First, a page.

The United States Postal Service announced Wednesday it would be changing its delivery schedule in an attempt to cut costs, causing concern for legislators and Boston residents.
The new delivery schedule, which would eliminate Saturday mail delivery, is projected to save the postal service approximately $2 million dollars a year, according to a Wednesday press release from the USPS.
The new delivery schedule, which will go into effect the week of Aug. 5, would include package delivery Monday through Saturday but would reduce mail delivery to Monday through Friday.
State Rep. Edward Markey of the 5th district of Massachusetts was among those concerned about the reduced hours.
“Eliminating Saturday mail delivery will negatively affect many of the hardworking people of the U.S. Postal Service who perform such a vital job for our county,” he said in a statement Wednesday. “It also could harm businesses that depend on Saturday delivery and customers who can’t wait through the weekend to receive the government benefits they rely on.”
Markey joined with other legislators to co-sponsor a bill that urges the USPS to take all measures to try and preserve their six-day mail delivery service.
“Congress should enact comprehensive postal reform that frees the Postal Service from unnecessary requirements that undercut its competitiveness and profitability,” he said. “The Postal Service should also be given more flexibility to innovate with new products.”
Patrick R. Donahoe, Postmaster General and CEO of USPS released a statement, outlining details for the new delivery schedule.
“The Postal Service is advancing an important new approach to delivery that reflects the strong growth of our package business and responds to the financial realities resulting from America’s changing mailing habits,” Donahoe said in the statement Wednesday. “We developed this approach by working with our customers to understand their delivery needs and by identifying creative ways to generate significant cost savings.”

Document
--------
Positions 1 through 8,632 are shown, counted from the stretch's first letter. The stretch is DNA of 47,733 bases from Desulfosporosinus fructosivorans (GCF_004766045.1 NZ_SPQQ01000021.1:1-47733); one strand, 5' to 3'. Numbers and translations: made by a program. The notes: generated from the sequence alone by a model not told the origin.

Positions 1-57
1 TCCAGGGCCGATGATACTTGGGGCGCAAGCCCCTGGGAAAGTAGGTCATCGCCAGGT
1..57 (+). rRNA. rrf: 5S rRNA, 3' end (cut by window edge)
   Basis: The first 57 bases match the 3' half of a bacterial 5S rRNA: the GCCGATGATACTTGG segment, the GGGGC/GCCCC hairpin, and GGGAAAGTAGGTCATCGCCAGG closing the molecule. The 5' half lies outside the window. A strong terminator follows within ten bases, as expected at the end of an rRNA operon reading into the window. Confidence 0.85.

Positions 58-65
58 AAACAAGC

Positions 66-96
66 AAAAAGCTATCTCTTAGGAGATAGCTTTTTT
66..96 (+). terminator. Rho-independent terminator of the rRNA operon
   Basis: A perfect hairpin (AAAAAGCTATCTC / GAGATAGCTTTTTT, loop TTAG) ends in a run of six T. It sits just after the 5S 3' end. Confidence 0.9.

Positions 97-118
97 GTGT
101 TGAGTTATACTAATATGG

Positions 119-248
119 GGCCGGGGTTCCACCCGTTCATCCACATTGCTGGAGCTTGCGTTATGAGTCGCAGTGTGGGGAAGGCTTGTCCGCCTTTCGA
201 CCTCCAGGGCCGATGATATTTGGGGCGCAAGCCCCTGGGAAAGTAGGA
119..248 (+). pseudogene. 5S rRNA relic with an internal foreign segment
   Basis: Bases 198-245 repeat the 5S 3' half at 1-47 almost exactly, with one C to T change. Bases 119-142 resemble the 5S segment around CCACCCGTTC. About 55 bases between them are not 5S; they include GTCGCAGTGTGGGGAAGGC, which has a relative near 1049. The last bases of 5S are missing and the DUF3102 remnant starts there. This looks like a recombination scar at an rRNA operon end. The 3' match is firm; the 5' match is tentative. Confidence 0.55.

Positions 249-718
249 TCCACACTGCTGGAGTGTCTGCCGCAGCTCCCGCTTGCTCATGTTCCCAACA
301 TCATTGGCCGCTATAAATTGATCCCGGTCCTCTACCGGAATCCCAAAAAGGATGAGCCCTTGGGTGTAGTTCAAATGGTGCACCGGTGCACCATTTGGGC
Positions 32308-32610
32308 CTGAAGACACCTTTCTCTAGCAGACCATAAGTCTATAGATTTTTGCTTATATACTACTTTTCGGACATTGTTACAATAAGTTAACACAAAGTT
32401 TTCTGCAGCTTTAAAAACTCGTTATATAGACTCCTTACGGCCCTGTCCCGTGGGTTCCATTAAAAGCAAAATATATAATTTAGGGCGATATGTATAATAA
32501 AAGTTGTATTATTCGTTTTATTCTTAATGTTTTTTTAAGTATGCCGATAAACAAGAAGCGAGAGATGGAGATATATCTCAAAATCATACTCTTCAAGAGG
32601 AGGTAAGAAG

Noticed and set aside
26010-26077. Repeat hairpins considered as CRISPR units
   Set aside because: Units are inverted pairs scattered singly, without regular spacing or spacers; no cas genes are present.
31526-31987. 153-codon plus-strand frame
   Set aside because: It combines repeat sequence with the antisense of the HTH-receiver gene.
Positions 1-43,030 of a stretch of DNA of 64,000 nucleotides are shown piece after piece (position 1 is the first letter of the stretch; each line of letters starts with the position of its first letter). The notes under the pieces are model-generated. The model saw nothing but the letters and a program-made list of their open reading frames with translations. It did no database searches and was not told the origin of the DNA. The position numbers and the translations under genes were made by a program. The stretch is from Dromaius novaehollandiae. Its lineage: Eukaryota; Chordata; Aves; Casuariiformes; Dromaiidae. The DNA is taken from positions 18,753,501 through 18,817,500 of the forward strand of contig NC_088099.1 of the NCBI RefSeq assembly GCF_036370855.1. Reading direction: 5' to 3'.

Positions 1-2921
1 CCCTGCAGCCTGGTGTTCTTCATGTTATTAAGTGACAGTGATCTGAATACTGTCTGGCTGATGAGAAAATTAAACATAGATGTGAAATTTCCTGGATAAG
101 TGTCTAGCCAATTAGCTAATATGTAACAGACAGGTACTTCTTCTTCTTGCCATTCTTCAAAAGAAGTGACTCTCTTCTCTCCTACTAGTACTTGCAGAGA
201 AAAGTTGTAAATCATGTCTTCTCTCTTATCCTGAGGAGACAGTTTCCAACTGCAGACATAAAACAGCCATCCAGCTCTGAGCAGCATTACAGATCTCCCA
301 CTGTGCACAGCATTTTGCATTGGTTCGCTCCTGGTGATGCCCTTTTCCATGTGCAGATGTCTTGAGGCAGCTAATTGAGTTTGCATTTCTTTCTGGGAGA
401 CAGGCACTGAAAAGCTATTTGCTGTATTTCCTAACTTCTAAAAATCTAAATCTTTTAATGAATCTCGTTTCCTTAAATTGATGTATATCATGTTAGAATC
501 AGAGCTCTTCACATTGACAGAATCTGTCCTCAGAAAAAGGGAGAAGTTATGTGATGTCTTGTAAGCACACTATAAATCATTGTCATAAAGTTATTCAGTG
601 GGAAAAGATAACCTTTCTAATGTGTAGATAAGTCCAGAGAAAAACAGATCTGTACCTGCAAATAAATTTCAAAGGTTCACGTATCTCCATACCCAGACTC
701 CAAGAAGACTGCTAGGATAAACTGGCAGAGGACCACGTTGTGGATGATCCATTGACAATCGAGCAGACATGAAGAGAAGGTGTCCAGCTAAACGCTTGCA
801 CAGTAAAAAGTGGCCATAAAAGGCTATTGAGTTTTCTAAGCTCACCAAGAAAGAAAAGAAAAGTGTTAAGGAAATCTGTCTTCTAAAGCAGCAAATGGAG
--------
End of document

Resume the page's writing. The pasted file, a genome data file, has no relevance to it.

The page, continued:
The Post Office has reported financial challenges over the past several years, and market research conducted by the post office has determined that reduced delivery days is the best way to reinvigorate the post office.
“The American public understands the financial challenges of the Postal Service and supports these steps as a responsible and reasonable approach to improving our financial situation,” Donahoe said. “The Postal Service has a responsibility to take the steps necessary to return to long-term financial stability and ensure the continued affordability of the U.S. Mail.”
A number of Boston residents at a local post office expressed their concerns about the impending changes.
Kevin McGinley, 47, a Boston resident, said he was concerned about how the limited service would effect business operations.
“My biggest concern is business documents,” he said. “My personal mail can wait another day but I need my business documents promptly.”
Ann Carter, 68, a Boston resident, was in the post office to mail a package to her granddaughter for her birthday.
“I just find it kind of sad,” she said. “I always love getting mail and now it is just another thing all that technology is taking away. I’m afraid one day their won’t be mail at all.”